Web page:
Rock to Road

Features Columns Education
Commentary: January-February 2011

Getting Safer

February 10, 2011  By  Bill Tice

As we all know, working in the aggregates or the roadbuilding industry
can be dangerous. So what is being done to reduce injury rates and to
improve safety standards?

As we all know, working in the aggregates or the roadbuilding industry can be dangerous. So what is being done to reduce injury rates and to improve safety standards? It’s a good question, and one that is regularly being asked by industry groups and associations, along with governments.

In 2007 in British Columbia, that question was front and centre for the Aggregate Producers Association of BC. It was faced with four fatal accidents in less than eight months, which was a statistic it needed to change.

The tragic events of 2007 brought the APABC, the Ministry of Energy, Mines and Resources, and the Construction Safety Network together in the provincial capital of Victoria, where the three groups worked to form a committee tasked with the job of developing and distributing an educational program to refresh and upgrade safety awareness among all aggregate producers in the province. And, they had to have it completed in one year.  Since then, they have taken additional steps to make it easier for companies to participate, including bringing the program to workers and groups through online formats. On page 37 of this issue of Aggregates & Roadbuilding, you can read more about this from the APABC.


In Manitoba, the Manitoba Heavy Construction Association (MHCA) plays a huge role in safety. The almost 70-year old trade association that represents 700 of the province’s contractors, including those in the aggregate production and roadbuilding industries, initiated a heavy construction industry specific safety and heath training program back in the 1990s. Prior to that, the MHCA says it was “a hit and miss approach to safety and environmental training,” and even when companies did send workers for safety training, it was general training and “usually not specific to the heavy construction industry.”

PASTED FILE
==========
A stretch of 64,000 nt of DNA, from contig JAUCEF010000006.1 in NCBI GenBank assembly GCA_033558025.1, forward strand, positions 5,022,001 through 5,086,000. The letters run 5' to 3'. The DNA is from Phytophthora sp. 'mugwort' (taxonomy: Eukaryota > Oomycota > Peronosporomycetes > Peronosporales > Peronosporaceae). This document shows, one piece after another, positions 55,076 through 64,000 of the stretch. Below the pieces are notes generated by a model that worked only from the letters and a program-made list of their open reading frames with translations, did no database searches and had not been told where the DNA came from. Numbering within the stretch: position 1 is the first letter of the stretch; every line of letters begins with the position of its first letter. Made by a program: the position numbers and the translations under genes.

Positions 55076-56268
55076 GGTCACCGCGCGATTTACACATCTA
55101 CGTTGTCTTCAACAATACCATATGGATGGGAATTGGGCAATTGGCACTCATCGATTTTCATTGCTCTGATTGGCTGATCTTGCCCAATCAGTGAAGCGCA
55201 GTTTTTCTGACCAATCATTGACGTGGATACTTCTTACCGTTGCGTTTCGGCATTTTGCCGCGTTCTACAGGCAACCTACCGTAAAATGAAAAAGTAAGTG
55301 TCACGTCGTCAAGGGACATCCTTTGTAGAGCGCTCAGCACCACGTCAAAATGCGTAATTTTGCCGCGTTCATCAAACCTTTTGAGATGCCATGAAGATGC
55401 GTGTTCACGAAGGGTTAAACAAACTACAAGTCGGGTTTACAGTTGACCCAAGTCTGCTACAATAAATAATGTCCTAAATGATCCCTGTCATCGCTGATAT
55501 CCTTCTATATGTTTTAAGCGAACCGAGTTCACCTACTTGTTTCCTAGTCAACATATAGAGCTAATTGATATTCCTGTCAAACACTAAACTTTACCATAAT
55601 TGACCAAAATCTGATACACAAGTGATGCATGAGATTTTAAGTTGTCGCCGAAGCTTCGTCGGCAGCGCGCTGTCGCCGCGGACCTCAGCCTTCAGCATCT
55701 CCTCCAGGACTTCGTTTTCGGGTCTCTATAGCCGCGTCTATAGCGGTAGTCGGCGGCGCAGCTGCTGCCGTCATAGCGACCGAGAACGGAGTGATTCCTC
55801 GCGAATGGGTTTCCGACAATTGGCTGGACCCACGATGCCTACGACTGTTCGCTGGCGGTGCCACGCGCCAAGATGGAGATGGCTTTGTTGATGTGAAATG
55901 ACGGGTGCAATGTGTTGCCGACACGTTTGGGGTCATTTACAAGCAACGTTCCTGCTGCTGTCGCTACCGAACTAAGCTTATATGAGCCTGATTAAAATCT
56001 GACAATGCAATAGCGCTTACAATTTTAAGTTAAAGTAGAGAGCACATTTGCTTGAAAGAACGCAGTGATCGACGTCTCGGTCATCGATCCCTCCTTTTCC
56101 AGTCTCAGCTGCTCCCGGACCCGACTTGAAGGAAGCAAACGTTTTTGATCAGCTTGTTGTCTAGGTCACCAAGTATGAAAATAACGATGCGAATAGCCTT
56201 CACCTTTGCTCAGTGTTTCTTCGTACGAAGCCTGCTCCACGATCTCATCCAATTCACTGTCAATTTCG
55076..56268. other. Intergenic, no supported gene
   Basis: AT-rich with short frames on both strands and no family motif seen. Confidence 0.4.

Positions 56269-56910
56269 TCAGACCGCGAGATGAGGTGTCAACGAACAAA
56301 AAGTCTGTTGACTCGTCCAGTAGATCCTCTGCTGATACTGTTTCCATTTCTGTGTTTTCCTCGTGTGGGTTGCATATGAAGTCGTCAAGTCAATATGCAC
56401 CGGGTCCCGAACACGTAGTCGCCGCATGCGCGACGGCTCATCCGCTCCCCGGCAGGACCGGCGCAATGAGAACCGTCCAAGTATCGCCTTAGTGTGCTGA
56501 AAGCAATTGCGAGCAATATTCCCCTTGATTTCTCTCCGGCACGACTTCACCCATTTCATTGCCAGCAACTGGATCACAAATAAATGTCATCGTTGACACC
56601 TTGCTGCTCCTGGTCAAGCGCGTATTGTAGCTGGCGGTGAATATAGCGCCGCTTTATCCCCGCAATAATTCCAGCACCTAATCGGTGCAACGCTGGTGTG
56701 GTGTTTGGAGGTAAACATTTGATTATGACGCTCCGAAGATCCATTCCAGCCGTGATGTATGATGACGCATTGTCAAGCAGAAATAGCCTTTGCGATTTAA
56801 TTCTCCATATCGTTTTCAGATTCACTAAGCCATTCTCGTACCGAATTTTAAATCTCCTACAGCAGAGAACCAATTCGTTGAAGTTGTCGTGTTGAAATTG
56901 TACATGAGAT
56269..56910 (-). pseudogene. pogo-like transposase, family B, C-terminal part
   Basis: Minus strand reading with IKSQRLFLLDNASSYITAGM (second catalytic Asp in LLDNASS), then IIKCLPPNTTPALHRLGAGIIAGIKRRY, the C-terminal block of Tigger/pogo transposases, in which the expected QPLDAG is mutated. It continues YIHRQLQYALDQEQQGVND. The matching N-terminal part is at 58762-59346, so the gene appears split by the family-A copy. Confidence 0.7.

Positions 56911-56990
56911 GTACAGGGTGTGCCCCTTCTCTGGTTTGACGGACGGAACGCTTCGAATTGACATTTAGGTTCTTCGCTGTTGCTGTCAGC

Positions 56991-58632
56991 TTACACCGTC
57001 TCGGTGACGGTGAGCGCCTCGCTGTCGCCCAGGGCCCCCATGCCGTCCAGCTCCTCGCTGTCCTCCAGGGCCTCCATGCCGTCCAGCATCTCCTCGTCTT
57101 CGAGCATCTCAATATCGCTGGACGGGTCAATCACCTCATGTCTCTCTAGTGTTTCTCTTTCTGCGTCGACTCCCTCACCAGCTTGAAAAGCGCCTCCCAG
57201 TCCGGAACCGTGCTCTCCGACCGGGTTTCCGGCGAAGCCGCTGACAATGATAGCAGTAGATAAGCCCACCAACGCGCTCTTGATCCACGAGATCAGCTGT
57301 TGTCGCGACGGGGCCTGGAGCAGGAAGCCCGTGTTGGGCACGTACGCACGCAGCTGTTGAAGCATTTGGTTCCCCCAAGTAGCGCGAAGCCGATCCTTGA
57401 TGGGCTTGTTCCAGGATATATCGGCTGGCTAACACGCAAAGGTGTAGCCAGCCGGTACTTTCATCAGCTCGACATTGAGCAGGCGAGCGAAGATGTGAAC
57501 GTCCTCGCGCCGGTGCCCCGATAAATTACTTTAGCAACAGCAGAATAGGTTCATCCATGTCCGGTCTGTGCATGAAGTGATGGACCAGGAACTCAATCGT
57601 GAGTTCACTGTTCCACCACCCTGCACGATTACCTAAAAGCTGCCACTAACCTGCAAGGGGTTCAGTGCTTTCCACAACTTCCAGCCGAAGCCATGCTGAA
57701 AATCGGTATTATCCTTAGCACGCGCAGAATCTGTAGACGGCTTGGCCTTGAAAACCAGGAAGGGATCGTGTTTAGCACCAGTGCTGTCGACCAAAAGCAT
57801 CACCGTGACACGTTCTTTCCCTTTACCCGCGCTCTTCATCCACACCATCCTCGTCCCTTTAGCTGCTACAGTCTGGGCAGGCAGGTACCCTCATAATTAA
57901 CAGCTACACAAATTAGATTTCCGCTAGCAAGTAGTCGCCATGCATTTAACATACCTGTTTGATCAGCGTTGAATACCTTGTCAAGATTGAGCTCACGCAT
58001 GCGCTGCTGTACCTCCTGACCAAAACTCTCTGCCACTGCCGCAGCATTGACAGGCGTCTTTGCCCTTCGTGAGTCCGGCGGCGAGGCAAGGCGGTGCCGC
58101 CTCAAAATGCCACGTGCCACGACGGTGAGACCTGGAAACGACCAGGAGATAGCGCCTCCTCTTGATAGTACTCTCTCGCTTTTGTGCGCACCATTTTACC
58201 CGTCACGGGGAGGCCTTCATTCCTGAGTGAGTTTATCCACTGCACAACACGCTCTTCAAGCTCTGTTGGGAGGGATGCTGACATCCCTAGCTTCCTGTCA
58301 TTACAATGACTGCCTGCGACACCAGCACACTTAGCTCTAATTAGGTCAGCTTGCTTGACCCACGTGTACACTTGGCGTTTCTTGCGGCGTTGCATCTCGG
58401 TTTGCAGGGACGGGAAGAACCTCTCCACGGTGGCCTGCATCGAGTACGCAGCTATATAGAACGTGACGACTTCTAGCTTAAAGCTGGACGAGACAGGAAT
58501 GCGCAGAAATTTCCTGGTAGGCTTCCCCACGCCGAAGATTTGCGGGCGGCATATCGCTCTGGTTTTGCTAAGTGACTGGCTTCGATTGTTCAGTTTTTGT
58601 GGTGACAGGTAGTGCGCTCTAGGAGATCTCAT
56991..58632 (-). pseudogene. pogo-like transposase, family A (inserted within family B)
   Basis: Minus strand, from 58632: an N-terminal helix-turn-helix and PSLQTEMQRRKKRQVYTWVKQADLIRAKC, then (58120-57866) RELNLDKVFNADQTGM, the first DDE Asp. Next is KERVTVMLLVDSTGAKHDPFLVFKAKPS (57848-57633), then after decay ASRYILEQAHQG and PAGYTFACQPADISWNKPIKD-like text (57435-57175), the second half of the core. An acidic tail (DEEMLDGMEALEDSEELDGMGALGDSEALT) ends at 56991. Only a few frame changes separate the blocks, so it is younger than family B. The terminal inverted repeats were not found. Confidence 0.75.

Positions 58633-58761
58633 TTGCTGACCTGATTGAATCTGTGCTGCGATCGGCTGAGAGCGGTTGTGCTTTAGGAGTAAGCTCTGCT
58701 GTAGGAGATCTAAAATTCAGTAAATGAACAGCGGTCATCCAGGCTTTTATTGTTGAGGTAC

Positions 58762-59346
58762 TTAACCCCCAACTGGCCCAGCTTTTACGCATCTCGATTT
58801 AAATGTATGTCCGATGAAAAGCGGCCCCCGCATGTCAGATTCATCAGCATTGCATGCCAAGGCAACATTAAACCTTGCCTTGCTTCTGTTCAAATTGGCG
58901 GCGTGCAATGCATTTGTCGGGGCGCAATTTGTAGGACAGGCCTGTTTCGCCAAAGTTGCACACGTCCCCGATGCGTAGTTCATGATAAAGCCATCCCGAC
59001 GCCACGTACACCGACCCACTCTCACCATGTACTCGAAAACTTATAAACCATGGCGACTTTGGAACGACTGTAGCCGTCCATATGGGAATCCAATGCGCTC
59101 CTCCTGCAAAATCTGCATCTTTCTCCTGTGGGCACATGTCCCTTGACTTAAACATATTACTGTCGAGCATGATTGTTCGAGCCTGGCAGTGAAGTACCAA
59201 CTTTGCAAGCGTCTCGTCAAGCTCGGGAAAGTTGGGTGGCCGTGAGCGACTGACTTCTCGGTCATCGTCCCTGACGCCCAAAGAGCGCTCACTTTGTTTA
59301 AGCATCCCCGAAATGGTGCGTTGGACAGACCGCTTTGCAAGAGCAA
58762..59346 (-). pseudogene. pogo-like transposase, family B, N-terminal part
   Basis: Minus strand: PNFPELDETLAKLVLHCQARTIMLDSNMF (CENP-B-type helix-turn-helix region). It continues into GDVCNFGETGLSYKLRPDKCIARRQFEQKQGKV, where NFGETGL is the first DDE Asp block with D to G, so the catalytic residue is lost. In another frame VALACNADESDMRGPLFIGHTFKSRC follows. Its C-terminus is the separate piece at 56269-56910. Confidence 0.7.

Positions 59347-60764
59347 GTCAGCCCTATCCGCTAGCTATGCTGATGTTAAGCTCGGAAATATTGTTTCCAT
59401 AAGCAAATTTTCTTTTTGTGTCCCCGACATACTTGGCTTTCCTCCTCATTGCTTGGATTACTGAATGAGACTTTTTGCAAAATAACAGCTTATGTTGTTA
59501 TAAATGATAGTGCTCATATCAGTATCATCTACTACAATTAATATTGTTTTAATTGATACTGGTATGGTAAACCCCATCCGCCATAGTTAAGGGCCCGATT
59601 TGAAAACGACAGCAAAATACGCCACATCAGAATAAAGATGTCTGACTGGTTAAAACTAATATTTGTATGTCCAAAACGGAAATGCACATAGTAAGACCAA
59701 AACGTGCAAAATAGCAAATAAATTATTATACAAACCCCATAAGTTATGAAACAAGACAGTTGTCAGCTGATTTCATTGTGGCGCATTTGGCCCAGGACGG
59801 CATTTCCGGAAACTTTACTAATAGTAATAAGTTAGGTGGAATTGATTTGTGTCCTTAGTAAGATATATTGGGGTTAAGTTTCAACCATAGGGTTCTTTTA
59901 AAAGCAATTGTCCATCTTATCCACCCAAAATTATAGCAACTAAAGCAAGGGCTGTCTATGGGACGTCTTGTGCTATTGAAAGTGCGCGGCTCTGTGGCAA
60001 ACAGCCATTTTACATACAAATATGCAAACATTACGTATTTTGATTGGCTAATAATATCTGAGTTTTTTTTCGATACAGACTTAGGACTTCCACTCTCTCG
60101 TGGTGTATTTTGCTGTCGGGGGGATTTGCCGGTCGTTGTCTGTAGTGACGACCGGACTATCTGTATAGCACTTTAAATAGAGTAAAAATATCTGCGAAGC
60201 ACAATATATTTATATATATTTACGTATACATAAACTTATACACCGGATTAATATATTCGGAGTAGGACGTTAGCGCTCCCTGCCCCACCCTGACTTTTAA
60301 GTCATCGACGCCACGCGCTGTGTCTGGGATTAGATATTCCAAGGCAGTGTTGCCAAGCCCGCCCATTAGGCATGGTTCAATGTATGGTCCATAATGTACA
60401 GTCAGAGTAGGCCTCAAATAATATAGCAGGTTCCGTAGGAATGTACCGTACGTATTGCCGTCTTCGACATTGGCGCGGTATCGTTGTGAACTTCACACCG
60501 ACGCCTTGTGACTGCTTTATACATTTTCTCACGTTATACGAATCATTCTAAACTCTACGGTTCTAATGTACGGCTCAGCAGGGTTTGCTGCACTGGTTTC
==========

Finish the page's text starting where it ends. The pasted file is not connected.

Manitoba moved forward, and after trying several different types of programs and addressing feedback from MHCA member companies, they settled on an amalgamated program under one banner, called the Safety Health Environmental Program (SHEP). As part of SHEP, Manitoba contractors can achieve COR certification, and although it is not mandatory for contractors in Manitoba to have COR certification, it is becoming commonplace for companies to include this as a requirement in RFPs when seeking bids from contractors. One of the reasons this program has been successful, is the MHCA has made it easier for contractors to participate by offering courses in the off season and removing other barriers that have prevented companies from participating in the past.

Safety in this business is crucial as one mistake when working around large equipment can be fatal. One of the biggest challenges for companies today is finding the human resources to administer and implement safety programs. But by going online, as they have done in B.C., and eliminating barriers as Manitoba has done, we are one step closer to reducing workplace injuries and fatalities in the aggregates and roadbuilding industries.

Print this page


Stories continue below